you can’t go home again

and that’s good, because in this case, you wouldn’t want to.

Applying to preschool, in New York City, is a true rite of passage, a full-time job, and if you can come out of it with 1) your child in a nursery school, ANY nursery school, and 2) your self-esteem even partially intact, you should count yourself very lucky.

Now, schools have “sibling policies,” meaning that once one of your kids is in, all of ’em are in. Pretty much. Almost always. But there are stories out there of second or third or fourth children being rejected from their older siblings’ school, due to the obnoxious reason that they “are not a right match” for the school, or whatever, despite their parents’ hard-earned dollars being a perfectly good match over the last several years. I don’t think my kids’ school has done this, at least not recently. But I have learned from past mothering mistakes never to be overly confident, and so I applied Maggie to two other schools for this fall, just in case we should have to make other arrangements.

This is how I found myself sitting in a teeny tiny chair with about 18 other nervous parents at a nursery school “information session.” I sensed right away that I was out of my element.

“Who here is applying for their first child?” the doyenne of the nursery school asked.

Every single hand shot up but mine.

“What about you?” the head of school asked me.

“I’m applying for my third,” I said.

Heads swiveled toward me in disbelief, as if I had just announced I was from one of Jupiter’s moons.

“YOU HAVE THREE KIDS?” one parent asked, awed, and kind of terrified.

I remember when I used to be that parent– and I have written about the land of first-time parents in my book, so I won’t dwell on it here– but I sensed, quickly, that going to this “information session” had been a mistake.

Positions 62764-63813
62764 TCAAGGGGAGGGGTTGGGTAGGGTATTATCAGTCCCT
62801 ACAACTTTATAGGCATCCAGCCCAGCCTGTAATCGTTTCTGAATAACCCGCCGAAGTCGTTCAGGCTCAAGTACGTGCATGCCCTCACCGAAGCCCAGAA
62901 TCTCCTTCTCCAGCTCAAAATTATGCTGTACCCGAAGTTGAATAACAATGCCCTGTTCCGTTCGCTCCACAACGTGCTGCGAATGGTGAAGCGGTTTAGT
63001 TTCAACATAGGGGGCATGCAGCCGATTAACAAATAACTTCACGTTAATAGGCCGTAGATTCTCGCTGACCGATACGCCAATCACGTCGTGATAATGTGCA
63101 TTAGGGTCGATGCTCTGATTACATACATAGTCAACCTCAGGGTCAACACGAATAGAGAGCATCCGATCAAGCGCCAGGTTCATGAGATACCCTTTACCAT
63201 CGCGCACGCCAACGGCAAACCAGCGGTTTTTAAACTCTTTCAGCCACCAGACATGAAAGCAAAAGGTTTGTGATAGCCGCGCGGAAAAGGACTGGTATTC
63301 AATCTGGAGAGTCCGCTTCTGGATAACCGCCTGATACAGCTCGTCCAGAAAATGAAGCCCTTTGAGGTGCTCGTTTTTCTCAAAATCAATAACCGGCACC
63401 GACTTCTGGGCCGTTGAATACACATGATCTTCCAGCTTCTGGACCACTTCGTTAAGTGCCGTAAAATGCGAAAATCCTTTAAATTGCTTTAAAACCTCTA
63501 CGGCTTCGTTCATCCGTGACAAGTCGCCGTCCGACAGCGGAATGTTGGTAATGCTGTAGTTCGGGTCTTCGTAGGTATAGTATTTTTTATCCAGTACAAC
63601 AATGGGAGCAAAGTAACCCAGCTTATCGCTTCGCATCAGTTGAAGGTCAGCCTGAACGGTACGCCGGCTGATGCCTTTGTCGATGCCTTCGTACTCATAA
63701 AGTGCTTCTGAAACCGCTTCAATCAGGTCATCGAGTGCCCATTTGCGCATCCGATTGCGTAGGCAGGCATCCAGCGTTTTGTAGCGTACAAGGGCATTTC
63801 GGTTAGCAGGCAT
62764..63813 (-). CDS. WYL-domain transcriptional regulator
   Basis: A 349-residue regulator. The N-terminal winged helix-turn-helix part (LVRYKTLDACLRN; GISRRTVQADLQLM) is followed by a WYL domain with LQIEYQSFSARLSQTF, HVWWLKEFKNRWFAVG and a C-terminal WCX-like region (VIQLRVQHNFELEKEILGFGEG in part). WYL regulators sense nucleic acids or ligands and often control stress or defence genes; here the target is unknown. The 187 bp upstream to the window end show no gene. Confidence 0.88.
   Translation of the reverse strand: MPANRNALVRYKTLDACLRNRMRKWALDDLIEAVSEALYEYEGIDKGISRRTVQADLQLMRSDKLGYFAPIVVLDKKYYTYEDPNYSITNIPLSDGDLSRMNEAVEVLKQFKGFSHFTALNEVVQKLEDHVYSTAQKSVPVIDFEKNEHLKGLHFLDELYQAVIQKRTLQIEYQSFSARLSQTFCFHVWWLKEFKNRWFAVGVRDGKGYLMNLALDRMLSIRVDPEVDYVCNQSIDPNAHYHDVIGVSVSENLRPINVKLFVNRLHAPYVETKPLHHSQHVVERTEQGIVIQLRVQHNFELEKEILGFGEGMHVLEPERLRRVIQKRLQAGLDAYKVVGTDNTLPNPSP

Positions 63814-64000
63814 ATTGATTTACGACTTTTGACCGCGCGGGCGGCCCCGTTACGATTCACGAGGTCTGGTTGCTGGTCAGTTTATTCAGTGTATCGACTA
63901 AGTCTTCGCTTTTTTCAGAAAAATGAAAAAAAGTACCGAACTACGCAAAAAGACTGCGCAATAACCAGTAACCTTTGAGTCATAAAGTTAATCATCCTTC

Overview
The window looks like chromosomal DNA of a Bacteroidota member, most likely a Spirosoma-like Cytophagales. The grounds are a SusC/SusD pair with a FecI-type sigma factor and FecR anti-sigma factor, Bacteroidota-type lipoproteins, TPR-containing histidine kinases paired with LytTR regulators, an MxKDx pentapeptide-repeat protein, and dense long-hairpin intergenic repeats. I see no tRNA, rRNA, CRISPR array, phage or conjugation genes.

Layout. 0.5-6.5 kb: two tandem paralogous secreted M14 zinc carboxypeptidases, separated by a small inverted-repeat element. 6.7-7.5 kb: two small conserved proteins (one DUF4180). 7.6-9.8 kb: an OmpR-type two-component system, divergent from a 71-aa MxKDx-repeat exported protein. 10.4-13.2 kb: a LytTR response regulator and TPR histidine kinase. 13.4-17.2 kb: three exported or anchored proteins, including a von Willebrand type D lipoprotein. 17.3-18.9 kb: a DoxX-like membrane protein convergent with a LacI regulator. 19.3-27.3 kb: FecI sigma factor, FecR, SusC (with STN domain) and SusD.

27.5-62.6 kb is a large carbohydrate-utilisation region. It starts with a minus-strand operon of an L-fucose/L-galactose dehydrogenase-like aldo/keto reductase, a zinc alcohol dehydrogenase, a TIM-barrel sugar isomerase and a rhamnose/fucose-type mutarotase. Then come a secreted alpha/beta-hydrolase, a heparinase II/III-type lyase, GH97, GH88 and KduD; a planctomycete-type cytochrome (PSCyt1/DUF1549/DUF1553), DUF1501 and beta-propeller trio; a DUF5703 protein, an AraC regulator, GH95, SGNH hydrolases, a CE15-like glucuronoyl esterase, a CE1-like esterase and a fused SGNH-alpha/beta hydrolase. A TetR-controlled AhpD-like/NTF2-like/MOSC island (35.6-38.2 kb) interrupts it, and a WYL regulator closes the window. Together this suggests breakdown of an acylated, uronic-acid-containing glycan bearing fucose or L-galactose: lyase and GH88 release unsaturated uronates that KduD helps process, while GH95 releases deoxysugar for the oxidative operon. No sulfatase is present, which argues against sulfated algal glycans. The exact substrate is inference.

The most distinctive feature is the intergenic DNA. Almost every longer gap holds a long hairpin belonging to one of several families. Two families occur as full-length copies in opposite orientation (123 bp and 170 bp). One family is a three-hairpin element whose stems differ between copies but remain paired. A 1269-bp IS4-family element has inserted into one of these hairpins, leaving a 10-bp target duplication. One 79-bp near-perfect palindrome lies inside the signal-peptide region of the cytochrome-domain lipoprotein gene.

I started reading the application, to distract myself from the whispers and stares still coming my way. Plus the head of the nursery school was telling the parents that the whole application process was really not something they should worry about, and I needed to keep myself busy, otherwise I would have jumped up and yelled, “DO NOT BELIEVE THIS WOMAN. It is absolutely as bad as you have heard, and worse.” Once I focused on the application, I became suddenly and utterly certain that I could walk out right then, because there was NO WAY I was going to answer questions like these:

How many caregivers has your child had in the last two years?
Too many. WAY too many. Like, twelve? Just cross us off the list right now.

Have there been any parent/child separations since birth? If yes, please specify:
That “if yes” part gives me the sense they actually want the answer to be “no.” No, I have NEVER BEEN SEPARATED from my child since she was born. I have never gone out to dinner, gone to the gym, gone to the hairdresser’s or the gynecologist. Come to think of it, the first time I have ever been separated from my precious child was to come to this very information session. You must hate children here.

Has anything unusual happened to your child since birth?
What in blazes does that mean? Why, yes. On October 26, 2009, I handed my daughter a sippy cup of milk after her nap. She was expecting apple juice, which was what I usually give her. How unusual it was for her to take a sip of milk!

At what age did your child begin to smile? 
Jesus, Mary, and Joseph, I don’t know. Four months? I suppose if I were one of those first-time parents, I’d be able to quote each developmental milestone, chapter and verse, but Maggie is my third, and not only do I not have any idea what time of day she was born, or what day of the week– I’m actually pretty fuzzy on the date itself.

Is your child a picky eater? Please explain. 
Yes, and I don’t have an excuse, actually. It is because I am just such a crappy mother. Really barely functional.

Since Maggie is my third, I could sit there during this information session, reading this application, and think: Well, I’ll never get this hour of my life back. But as I looked around at the other parents, I saw that I was alone in that reaction. All of them had their shining faces turned towards the head of school, nodding like her bobble-headed subjects, desperate to prove their worth. They were going to go home, and gosh darnit, they would figure out when Natalie first smiled, down to the very hour.

Today I found out that Maggie got into her brothers’ school, without any pomp and circumstance. As soon as I finish typing this post, this application will go directly in the garbage can. You cannot go home again, and for that, I am very grateful.